Sunday, July 16, 2017

Lost Towns of Illinois - Village of Harlem, Illinois

After Illinois entered the Union, most of the land west of Chicago was set aside for veterans of the war of 1812. The area was originally called Kettlestrings Grove, then Oak Ridge, Illinois (named because of the many native oak trees), then the Village changed names and boundaries to Noyesville, then to Harlem, and finally to Oak Park.
Lost Towns of Illinois - Village of Harlem, Illinois (1884-1907)
Joseph and Betty (Willis) Kettlestrings, the first settler, spent 10 weeks crossing the Atlantic with the first two of their 11 children. Only six would survive them. Arriving in Baltimore, a third child was born as they pushed west, eventually coming to Chicago, population 350. Their ox-drawn, covered wagon had pulled them through marshy soil, rocky terrain and boggy wetlands till they came to "a ridge of dry land abounding with oak trees."

In 1839 a French-Indian trader, Leon Bourassa, received a land grant from President Martin Van Buren of 160 acres along the Des Plaines River north of what is now Roosevelt Road. By this time, the Indians had been banished to the west of the Mississippi River, but one Indian maiden remained to tend the graves of her ancestors. According to legend, she married Leon and they settled here on land which is now part of Forest Home Cemetery. The deed for the government land Bourassa purchased was personally signed by President Martin Van Buren.

Two prominent families arrived in the 1850s and became the first subdividers of the area. The Henry Quick family arrived in Noyesville from Harlem, New York. Quick soon became a prominent landholder and lent his original hometown's name (Harlem) to the eastern portion of Noyesville as well as to Harlem Avenue. The David Thatcher family settled to the west of Harlem Avenue and named their portion of the community Thatcher.

The railroad came in 1856 bringing with it a workforce who settled here thus claiming the date of the community's first settlement as 1856. 

A German immigrant, Ferdinand Haase, purchased a 40-acre tract of land in 1851 which he eventually enlarged to 240 acres and turned into a popular park for residents and city dwellers, mostly from Bourassa. Haase built a home styled after the manors of New Orleans that he had seen. When he buried three members of his family near the homestead, they became the first white settlers to be interred here. 

When the Chicago and Galena Union Railroad, (now the Northwestern) established a division where Des Plaines Avenue now approaches the track in 1856, it marked the beginning of public transportation in the area. Soon after the railroad arrived, a nearby landowner, John Henry Quick, purchased a farm on the site of what is now River Forest and built a two-story boarding house. At the same time, Mr. Israel Heller erected a store building nearby. There being no municipal control, Mr. Quick named everything that needed a name Harlem, after his hometown in New York City.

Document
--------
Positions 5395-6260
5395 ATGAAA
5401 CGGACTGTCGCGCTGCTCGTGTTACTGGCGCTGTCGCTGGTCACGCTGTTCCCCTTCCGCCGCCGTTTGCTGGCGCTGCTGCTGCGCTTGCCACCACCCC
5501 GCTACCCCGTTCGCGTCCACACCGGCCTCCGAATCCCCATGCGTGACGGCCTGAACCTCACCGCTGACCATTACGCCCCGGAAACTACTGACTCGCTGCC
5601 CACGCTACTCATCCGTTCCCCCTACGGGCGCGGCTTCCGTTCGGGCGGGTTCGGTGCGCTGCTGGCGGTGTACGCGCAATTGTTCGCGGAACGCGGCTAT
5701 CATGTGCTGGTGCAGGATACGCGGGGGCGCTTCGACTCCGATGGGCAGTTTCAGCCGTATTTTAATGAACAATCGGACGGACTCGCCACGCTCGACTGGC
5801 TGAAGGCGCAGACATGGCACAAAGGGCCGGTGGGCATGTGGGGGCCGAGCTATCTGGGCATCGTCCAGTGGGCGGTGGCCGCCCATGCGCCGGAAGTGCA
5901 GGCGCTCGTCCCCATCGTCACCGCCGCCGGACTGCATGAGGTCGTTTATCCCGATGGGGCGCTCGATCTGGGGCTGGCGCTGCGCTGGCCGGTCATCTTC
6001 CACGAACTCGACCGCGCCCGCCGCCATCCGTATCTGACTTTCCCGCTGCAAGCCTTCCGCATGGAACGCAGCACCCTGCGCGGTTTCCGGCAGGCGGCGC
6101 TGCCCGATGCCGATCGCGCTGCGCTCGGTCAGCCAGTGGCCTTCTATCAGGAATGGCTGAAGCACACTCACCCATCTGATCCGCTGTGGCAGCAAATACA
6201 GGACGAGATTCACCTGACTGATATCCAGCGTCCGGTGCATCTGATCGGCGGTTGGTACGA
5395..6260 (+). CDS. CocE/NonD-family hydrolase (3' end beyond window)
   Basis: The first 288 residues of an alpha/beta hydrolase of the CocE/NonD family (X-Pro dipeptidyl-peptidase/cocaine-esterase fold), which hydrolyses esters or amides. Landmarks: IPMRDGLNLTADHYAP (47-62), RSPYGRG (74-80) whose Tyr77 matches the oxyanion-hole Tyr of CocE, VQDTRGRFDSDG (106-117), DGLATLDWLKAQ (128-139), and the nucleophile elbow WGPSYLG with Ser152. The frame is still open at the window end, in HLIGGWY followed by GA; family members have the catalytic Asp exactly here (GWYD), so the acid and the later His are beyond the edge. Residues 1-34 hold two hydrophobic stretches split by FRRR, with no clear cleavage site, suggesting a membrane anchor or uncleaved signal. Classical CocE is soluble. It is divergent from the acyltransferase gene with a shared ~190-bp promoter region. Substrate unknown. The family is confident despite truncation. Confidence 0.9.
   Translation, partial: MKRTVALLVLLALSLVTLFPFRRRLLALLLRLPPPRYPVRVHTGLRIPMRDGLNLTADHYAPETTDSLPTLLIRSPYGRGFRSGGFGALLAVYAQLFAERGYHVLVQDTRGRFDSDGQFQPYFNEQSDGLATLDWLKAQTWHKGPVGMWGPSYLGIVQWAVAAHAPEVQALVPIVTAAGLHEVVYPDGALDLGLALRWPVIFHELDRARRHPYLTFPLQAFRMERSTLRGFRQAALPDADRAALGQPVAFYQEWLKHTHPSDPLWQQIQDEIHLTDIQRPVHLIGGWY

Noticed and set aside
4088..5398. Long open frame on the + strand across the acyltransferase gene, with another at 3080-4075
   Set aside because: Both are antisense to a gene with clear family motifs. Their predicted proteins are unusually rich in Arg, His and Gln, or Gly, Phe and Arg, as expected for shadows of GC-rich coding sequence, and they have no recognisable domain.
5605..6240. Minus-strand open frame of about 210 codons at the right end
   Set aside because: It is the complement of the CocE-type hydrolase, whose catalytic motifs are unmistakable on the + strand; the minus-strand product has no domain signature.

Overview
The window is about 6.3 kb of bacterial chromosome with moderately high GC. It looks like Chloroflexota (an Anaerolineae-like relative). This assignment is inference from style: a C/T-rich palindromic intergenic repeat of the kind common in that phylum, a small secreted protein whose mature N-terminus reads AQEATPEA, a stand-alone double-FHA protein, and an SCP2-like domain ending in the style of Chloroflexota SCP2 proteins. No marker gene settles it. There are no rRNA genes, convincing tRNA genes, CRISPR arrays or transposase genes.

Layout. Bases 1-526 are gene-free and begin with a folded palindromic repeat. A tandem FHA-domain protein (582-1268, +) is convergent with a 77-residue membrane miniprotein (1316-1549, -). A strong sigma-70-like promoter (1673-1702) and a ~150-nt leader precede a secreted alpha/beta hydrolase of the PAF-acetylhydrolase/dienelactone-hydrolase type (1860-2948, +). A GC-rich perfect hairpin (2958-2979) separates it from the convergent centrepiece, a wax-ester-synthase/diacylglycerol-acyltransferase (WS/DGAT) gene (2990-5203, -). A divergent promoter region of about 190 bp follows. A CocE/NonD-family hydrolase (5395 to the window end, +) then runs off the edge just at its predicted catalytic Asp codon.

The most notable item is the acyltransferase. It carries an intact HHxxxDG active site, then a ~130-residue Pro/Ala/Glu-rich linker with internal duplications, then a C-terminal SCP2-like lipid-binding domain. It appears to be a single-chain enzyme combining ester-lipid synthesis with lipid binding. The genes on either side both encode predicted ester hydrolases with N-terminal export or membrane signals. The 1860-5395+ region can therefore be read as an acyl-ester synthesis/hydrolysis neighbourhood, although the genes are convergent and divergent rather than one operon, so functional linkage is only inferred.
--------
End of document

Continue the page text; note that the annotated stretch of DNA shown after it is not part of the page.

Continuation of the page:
In 1856, the Chicago & Galena Union Railroad opened a shop and roundhouse at today's Des Plaines Avenue and Lake Street, bringing 25 men and their families to settle there. 

In the aftermath of the Chicago Fire in 1871, many refugees came to this community to build their homes.

In 1881 a small railway called The Dummy Line was built from Chicago's west side to the cemeteries.

For several decades after 1880, a small excursion boat called the White Fawn took sightseers up and down the Des Plaines River. Docking facilities were at Haase Park, a popular picnic grove of the time.

The Village of Harlem, which was comprised of the vast area which later became River Forest and a portion of Oak Park, was incorporated in 1884. Twenty gas streetlights were installed throughout town in 1886. They came complete with a lamplighter who received a salary of $12 per month. A sausage factory started in 1890 by Karl Lau became the areas the first industry. The Metropolitan Westside' L' began electrified rapid transit service in 1895. Because it ran through Garfield Park, it became known as the Garfield Line.

In 1897, the installation of electric lighting for "whomever desired this service," was available to those living on or doing business on Madison Street. The telephone came in 1898.

When the Village applied for its own Post Office, they were informed this was not possible since there already was a Harlem, Illinois with a Post Office on the northern fringe of Rockford. Hence, a new name for the Village had to be selected. A contest was held and the last portions of the name of the town North and East were joined in a clever manner - namely Forest Park. At a village hall meeting August 12, 1907, a resolution was passed changing the name of the Village of Harlem to the Village of Forest Park.

The Forest Park Amusement Park opened at Desplaines Avenue and Harrison Street in Forest Park in 1907. It was one of the most spectacular amusement parks in its day, featuring a roller coaster superstructure. Read about the entire life of Forest Park Amusement Park IN AMAZING DETAIL, and view over 25 amazing images. 

Compiled by Dr. Neil Gale, Ph.D.

1 comment:

  1. I live in Forest Park, and grew up not too far from it, as well. I love learning about my area's history! I have a question...the article states a shop was opened at Des Plaines Avenue & Lake Street in 1856. In the current time these two streets don't intersect. Traveling northbound, Des Plaines Avenue curves a block or so north of Lake Street, and becomes parallel with it, terminating at Harlem Avenue. Could it perhaps have been rerouted at some point?


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